Who Needs Estate Planning

By: Timothy McFarlin | Published: May 6th, 2010 | Category: Estate Planning

The word “estate” describes all of a person’s property and assets.  There is no minimum amount necessary for a person to have an estate.  Any amount of personal and / or real property will qualify.  This means that any person, no matter how little they might think they have, would benefit from an estate plan.

An estate plan determines how an estate will be administered and distributed on behalf of the estate owner.  While an estate plan is usually associated with how a person’s estate will be divided upon their death, there are more uses for an estate plan that can be enjoyed by a person while they are still alive.  For example, a person with property in one country and a job in another would benefit from assigning power of attorney to a third party so that the third party may sell the property on behalf of the absentee owner.  The power of attorney would be a form of estate planning.   Another example would be a person establishing a trust in their child’s name to be accessible by the child at a future date.

One must remember that a person’s body is part of their estate.  The words “estate planning” also encompass living wills and medical powers of attorney that allow a person’s wishes to be known in the event they are incapable of communication.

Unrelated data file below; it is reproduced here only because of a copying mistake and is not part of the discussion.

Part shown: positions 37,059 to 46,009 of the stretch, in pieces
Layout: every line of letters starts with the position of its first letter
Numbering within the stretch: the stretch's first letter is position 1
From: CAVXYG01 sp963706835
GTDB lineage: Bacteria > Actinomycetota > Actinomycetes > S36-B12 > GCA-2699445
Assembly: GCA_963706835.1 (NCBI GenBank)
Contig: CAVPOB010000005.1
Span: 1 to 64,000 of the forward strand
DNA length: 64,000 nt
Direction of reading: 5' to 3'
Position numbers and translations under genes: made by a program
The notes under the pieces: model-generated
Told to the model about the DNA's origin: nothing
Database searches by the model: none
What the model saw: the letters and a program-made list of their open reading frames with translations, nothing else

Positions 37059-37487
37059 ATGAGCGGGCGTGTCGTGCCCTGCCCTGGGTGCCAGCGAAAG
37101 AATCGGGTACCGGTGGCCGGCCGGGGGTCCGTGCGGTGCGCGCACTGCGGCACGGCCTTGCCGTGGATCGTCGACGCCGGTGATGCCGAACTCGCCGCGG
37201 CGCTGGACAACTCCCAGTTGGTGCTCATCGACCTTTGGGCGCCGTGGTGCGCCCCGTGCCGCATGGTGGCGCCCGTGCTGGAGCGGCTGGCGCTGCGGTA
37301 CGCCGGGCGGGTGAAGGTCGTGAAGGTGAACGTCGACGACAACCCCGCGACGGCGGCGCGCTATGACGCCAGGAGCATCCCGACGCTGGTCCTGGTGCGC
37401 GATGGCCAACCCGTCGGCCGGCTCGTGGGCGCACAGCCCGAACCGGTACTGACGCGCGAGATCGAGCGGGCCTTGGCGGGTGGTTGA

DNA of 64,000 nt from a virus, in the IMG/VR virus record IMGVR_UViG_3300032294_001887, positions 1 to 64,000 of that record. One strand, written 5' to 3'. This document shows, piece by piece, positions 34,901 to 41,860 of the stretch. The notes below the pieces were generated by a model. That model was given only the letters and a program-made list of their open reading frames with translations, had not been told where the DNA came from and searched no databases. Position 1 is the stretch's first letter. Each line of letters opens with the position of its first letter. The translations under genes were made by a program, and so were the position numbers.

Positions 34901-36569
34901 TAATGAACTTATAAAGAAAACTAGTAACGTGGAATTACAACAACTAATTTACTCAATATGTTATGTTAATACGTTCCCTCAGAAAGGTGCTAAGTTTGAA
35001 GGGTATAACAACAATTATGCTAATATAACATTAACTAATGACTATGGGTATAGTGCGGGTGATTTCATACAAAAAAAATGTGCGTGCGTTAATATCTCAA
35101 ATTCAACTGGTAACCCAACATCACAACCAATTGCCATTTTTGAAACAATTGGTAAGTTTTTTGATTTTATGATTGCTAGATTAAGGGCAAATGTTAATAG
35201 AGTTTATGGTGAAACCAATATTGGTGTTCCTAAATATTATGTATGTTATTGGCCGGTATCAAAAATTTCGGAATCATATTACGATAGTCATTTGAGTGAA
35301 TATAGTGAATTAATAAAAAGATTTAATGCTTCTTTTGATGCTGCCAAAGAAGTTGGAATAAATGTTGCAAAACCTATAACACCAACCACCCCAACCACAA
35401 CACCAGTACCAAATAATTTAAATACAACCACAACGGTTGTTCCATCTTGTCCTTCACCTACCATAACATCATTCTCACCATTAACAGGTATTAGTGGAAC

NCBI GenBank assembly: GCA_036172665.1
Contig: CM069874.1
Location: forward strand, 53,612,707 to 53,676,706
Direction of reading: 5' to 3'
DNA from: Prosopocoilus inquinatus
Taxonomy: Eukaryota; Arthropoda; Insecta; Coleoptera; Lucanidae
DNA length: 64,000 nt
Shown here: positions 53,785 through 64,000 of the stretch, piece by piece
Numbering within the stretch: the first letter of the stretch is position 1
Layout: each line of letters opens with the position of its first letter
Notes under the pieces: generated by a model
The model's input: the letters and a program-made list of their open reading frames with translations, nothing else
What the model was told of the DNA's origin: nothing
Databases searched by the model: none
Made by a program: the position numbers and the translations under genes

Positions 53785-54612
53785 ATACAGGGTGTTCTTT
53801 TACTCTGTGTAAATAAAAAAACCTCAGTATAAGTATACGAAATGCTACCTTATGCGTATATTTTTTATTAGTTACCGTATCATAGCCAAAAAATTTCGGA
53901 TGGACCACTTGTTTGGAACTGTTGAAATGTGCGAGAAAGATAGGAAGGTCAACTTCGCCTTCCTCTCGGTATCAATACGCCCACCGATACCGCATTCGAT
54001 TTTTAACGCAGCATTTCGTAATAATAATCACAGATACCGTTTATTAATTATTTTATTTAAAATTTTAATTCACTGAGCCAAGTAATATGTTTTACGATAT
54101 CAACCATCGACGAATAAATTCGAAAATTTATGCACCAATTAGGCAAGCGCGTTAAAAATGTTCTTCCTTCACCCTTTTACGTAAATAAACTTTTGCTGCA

An estate planning attorney can gather the necessary forms to plan one’s estate and can explain those forms when necessary.  An experienced estate planning attorney can also advise their clients on what planning strategies would reap the most rewarding tax benefits for their client and their client’s family.

Anyone who thinks that they don’t need an estate plan should think of the how loved ones would be affected in the absence of a plan.  An estate plan can allow a person to direct how their assets are distributed in their absence.  Business employees can continue to get a paycheck if anything happens to their boss, kids in college can continue their studies if anything happens to their parents, spouses can care for themselves in the absence of their other half, etc.  This type of planning is an excellent way to help ensure peace of mind in the event that the unforeseen happens. 

Contact a local estate planning attorney for more specific direction and guidance.  Every jurisdiction has different laws that may affect the distribution of a person’s estate, so it would be wise to contact an estate planning attorney with a strong knowledge of those laws.  Planning an estate in an unlawful manner could complicate the distribution of the estate when distribution and fulfillment of wishes becomes necessary. 

In the event that a person fails to have an estate plan in place when one becomes necessary could open the door for years of family feuding, thousands of dollars in court costs, and general tension among those who are all trying to stake their claim to a person’s estate.  An estate planning attorney can explain how to ensure that an estate is divided amongst those who are meant to receive it, and not amongst those fueled by personal greed.

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